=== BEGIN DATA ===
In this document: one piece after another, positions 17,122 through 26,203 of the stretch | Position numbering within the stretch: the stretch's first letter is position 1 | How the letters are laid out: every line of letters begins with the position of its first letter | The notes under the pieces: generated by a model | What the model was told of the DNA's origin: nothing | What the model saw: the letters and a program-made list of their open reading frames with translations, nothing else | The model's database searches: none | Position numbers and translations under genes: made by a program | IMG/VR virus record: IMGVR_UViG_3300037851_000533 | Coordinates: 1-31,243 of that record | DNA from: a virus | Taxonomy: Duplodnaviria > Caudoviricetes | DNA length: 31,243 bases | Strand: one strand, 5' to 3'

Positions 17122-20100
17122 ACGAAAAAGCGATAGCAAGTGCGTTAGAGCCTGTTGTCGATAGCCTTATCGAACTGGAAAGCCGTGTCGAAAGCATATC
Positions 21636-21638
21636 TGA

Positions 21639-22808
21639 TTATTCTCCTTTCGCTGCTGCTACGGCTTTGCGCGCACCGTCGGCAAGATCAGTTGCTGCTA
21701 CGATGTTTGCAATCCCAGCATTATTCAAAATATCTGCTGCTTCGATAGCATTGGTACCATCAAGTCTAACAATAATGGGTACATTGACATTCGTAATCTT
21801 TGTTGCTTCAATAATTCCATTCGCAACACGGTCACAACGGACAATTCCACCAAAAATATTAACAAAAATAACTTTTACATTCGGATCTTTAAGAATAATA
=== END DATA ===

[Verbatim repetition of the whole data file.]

In this document: one piece after another, positions 17,122 through 26,203 of the stretch | Position numbering within the stretch: the stretch's first letter is position 1 | How the letters are laid out: every line of letters begins with the position of its first letter | The notes under the pieces: generated by a model | What the model was told of the DNA's origin: nothing | What the model saw: the letters and a program-made list of their open reading frames with translations, nothing else | The model's database searches: none | Position numbers and translations under genes: made by a program | IMG/VR virus record: IMGVR_UViG_3300037851_000533 | Coordinates: 1-31,243 of that record | DNA from: a virus | Taxonomy: Duplodnaviria > Caudoviricetes | DNA length: 31,243 bases | Strand: one strand, 5' to 3'

Positions 17122-20100
17122 ACGAAAAAGCGATAGCAAGTGCGTTAGAGCCTGTTGTCGATAGCCTTATCGAACTGGAAAGCCGTGTCGAAAGCATATC
Positions 21636-21638
21636 TGA

Positions 21639-22808
21639 TTATTCTCCTTTCGCTGCTGCTACGGCTTTGCGCGCACCGTCGGCAAGATCAGTTGCTGCTA
21701 CGATGTTTGCAATCCCAGCATTATTCAAAATATCTGCTGCTTCGATAGCATTGGTACCATCAAGTCTAACAATAATGGGTACATTGACATTCGTAATCTT
21801 TGTTGCTTCAATAATTCCATTCGCAACACGGTCACAACGGACAATTCCACCAAAAATATTAACAAAAATAACTTTTACATTCGGATCTTTAAGAATAATA